City Councilwoman Candi CdeBaca continued her crusade against the status quo Monday with an unusual challenge to Mayor Michael Hancock’s budget priorities and the process itself.
Typically the city’s budget timeline is pretty cut and dry. But this year is different, mirroring a new political calculus brought ashore by a wave of new council members, namely CdeBaca, a Democratic Socialist and frequent critic of Hancock.
CdeBaca floated eight budget changes worth about $1.05 million Monday in a direct challenge to the mayor. His priorities would suffer if her changes were approved.
Here’s what she wanted to see funded:
- Funding to purchase a building for the city to take over halfway house operations
- Public toilets and storage lockers for people experiencing homelessness
- Funding for the Denver Day Works program, which provides low-skill jobs for people experiencing homelessness
- Aid for small businesses hurt by the Interstate 70 expansion
- Needle receptacles for people dealing with addiction
- Funding to encourage solar panels
- Funding for the Office on Aging to help people age in place
None made the cut — it wasn’t even close. Councilman Chris Hinds voted alongside CdeBaca on every change but one.
“The budget is about choices — hard choices and priorities,” CdeBaca said. “When I was growing up and we had to make a choice between paying the rent or paying the electricity or buying food … you have to take from the food budget if you want to keep a roof over your head.”
Council members supported CdeBaca’s priorities earlier in the process and Hancock gave even approve one — $1 million for housing vouchers.
But most of CdeBaca’s colleagues said they did not have enough time or analysis to fully understand how the shuffled funding, which came mostly from administrative buckets and the North Denver Community Collaborative, would affect the city.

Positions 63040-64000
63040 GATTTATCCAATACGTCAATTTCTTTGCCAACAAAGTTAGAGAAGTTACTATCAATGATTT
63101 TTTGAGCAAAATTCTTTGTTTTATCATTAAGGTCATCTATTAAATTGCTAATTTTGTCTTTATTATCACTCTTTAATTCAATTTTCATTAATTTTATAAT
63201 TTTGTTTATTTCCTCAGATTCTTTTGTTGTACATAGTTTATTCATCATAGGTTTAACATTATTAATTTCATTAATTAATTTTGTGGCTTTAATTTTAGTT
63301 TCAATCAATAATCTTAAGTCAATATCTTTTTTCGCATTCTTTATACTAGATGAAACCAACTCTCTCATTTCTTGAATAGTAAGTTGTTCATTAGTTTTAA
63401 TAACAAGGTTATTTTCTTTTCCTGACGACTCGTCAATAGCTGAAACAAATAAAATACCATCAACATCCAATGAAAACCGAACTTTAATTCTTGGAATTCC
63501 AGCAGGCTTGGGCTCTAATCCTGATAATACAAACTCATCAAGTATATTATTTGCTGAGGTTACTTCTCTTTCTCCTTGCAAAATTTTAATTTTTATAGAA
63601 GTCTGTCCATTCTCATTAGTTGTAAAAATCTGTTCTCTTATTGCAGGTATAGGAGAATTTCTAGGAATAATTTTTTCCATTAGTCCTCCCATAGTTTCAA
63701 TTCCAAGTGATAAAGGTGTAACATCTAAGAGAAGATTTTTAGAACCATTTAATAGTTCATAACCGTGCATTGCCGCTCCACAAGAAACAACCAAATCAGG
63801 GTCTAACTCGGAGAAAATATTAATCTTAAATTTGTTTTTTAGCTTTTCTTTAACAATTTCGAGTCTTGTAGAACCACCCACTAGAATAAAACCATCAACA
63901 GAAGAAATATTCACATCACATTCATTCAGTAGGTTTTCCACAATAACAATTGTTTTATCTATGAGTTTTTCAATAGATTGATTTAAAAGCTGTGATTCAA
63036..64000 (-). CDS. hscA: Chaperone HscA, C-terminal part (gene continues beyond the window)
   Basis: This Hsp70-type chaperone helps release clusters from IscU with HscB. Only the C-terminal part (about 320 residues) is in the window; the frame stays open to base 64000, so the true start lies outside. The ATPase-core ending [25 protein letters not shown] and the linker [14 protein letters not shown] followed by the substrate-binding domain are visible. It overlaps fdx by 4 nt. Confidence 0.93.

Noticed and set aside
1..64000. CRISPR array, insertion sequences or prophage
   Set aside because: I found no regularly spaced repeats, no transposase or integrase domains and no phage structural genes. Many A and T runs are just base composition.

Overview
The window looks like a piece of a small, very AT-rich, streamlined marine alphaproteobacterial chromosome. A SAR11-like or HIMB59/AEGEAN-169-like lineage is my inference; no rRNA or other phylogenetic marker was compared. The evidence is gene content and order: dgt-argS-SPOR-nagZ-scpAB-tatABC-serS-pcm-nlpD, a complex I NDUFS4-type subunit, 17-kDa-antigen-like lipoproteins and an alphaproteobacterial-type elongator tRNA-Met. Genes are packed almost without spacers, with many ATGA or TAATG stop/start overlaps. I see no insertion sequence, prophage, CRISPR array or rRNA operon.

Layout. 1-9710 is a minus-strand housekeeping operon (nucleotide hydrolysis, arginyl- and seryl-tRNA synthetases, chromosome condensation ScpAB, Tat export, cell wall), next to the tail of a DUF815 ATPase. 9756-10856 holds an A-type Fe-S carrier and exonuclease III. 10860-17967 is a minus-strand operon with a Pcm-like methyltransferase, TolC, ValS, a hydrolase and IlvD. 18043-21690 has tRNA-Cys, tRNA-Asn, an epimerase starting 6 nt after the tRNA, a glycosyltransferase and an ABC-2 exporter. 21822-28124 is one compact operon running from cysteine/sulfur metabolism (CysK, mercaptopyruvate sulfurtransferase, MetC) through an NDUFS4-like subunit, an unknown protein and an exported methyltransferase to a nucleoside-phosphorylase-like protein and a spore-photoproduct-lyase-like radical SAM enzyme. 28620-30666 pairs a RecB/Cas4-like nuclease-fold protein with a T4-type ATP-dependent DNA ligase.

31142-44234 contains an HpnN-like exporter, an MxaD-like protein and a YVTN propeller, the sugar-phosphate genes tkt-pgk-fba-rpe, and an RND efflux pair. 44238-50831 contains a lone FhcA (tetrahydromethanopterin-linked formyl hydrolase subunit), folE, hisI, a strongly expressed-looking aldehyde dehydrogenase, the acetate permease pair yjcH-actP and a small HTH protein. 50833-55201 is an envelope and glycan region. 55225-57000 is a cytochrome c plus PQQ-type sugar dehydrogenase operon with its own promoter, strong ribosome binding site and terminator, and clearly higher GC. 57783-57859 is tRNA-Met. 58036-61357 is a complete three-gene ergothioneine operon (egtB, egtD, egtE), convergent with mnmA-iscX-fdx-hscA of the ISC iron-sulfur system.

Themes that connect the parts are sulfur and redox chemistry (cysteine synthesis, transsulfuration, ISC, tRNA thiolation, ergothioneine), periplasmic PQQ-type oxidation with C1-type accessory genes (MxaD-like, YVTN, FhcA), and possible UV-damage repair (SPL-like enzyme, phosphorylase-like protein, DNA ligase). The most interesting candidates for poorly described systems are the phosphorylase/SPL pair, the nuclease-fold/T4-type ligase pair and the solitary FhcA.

“I’m not voting no against this, I’m voting no against the process,” Councilwoman Amanda Sandoval said.
Hancock would not comment on CdeBaca’s proposals because his office has not had enough time to analyze them and they’re up to the council anyway, spokesman Mike Strott said. He referred Denverite to his official response to the council’s request.
It’s been an unusual budget season and that’s what CdeBaca wants.
Here’s how it usually works. Step one: the mayor proposes a spending plan. Step two: the Denver City Council deliberates on where they’d rather see some of that money go and requests “friendly amendments” — changes outside of official legislative channels. Step three: the mayor approves some requests and denies others. Final step: council members approve the budget.
CdeBaca’s amendments sprouted from what she claims is an opaque process.
“This is the beginning of a long-term effort to change the way Denver city budgets are done in 2021 and beyond,” CdeBaca said.
She wants to reform the process with a committee “to bring more transparency, legislative oversight and accountability for program failure and return on investment to our city budget process.”
Hancock would not comment on that idea.